Alvine Pharmaceuticals to Present at the J.P. MORGAN 27th Annual Healthcare Conference
SAN CARLOS, Calif., January 7, 2009 - Alvine Pharmaceuticals, Inc. today announced that its President and Chief Executive Officer, Abhay Joshi, Ph.D., will present at the J.P. Morgan 27th Annual Healthcare Conference in San Francisco, California on January 12, 2009 at 11:30 a.m. PST.
In October 2008, Alvine announced positive proof of concept in a Phase I Trial of ALV003, an oral protease therapy in development to detoxify gluten, intended for use by patients with celiac disease. The trial results confirmed that single doses of up to 1,800 mg of ALV003 were safe and tolerable in healthy volunteers. Doses at the 300 mg level achieved up to a 96% reduction of gluten in a meal in the stomach at 30 minutes, and were well tolerated by patients with celiac disease. In addition, doses as low as 100 mg were shown to be biologically active in degrading gluten in the stomach. Based on these results, Alvine plans to initiate Phase I/IIa multidose trials in early 2009.
Alvine Pharmaceuticals, Inc. is a privately held biopharmaceutical company dedicated to developing and commercializing therapeutics for autoimmune/gastrointestinal diseases. Alvine’s lead product candidate, ALV003, is a combination protease engineered to degrade gluten, and is being developed to treat patients with celiac disease. For additional information about the company, please visit http://www.alvinepharma.com.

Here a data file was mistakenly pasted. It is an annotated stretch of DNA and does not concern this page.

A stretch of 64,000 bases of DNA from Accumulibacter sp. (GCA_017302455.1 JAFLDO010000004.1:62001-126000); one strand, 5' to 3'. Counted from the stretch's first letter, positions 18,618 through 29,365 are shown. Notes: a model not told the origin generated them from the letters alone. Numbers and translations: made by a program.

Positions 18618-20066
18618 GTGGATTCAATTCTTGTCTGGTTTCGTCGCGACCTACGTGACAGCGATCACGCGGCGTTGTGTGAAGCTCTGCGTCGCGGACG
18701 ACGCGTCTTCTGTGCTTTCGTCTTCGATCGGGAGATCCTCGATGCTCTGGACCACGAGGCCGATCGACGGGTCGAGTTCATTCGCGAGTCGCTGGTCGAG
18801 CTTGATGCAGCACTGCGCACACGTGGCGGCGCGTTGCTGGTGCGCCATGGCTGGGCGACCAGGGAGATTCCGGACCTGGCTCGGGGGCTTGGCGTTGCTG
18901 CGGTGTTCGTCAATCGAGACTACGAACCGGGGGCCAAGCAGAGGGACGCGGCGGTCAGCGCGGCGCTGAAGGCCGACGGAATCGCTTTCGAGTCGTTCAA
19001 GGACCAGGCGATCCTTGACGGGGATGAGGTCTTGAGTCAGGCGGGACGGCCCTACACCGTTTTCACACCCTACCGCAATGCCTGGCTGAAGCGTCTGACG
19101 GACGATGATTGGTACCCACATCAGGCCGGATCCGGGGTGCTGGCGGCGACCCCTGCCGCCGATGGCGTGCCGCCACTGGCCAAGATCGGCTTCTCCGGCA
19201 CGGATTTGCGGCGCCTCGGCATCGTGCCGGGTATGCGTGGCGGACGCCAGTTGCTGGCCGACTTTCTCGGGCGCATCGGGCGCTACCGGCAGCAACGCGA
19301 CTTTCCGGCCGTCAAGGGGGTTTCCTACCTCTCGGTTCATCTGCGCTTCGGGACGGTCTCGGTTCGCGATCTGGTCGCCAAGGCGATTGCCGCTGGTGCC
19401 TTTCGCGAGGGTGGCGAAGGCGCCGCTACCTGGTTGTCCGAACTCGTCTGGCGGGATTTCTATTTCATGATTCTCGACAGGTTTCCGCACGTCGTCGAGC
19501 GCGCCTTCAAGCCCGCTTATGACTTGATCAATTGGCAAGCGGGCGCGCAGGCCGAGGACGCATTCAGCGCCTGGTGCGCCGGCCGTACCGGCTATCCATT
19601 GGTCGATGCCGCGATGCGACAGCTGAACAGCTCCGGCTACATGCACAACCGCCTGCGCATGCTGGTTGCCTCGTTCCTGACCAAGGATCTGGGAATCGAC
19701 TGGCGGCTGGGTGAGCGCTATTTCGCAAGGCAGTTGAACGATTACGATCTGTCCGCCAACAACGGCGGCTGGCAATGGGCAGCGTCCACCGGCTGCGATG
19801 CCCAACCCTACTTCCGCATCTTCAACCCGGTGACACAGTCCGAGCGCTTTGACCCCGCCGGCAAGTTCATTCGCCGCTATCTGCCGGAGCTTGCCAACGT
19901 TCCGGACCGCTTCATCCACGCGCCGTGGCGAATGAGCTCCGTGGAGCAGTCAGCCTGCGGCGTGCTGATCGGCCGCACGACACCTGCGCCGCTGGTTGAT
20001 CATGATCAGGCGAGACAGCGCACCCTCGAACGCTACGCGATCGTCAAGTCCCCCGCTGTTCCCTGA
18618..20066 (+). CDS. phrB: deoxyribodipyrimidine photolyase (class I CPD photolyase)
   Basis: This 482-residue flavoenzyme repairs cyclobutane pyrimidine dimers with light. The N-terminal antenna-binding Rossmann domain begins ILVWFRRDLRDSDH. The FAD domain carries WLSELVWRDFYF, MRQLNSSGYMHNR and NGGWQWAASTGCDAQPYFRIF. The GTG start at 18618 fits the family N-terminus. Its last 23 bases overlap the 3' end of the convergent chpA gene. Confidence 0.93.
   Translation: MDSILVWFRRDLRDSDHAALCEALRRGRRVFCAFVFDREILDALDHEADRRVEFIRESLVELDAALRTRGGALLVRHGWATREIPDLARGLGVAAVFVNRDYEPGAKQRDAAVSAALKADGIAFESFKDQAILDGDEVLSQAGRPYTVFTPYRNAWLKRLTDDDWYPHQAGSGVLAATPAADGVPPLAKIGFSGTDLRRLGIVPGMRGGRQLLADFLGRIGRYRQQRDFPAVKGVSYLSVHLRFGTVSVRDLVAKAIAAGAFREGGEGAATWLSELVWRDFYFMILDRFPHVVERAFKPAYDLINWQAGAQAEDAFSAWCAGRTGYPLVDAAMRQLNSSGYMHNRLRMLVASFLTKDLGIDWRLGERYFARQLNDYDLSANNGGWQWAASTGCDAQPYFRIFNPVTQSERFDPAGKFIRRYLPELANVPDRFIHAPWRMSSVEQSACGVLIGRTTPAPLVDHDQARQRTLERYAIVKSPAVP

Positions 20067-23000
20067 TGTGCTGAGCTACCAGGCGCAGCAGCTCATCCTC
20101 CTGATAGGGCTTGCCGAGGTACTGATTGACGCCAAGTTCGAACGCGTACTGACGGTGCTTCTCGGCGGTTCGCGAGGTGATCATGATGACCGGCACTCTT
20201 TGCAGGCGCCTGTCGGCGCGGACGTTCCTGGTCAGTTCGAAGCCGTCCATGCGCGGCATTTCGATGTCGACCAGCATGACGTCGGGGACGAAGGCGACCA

ALV003 is an orally administered combination of two recombinant proteases engineered to degrade gluten into non-immunotoxic fragments, by targeting the glutamine and proline residues that are common in gluten. ALV003 consists of a glutamine specific cysteine protease (EP-B2) and a proline specific prolyl endopeptidase (PEP).
About Celiac Disease
Celiac disease is the most common hereditary autoimmune disease with prevalence as high as 2% in the U.S. and E.U. Celiac disease is triggered by the ingestion of gluten in genetically susceptible individuals. Gluten is a protein found naturally in wheat, rye, and barley, and is one of the most common and nutritionally significant ingredients in the human diet. Patients with celiac disease mount an immune response to gluten and gluten fragments, resulting in systemic immune mediated damage in the gut and other organs. Gluten ingestion can be associated with symptoms such as nausea, diarrhea, constipation and rash. Complications of celiac disease can include osteoporosis, anemia, dermatitis, weight loss, diabetes, central nervous system conditions, other autoimmune diseases and malignancies. The only available option for individuals diagnosed with celiac disease today is a life-long adherence to a strict gluten-free diet, which is difficult to follow.
Kirk Essenmacher M.D., M.B.A.
Phone: (650) 596-2434
Vice President of Marketing, Corporate and Strategic Development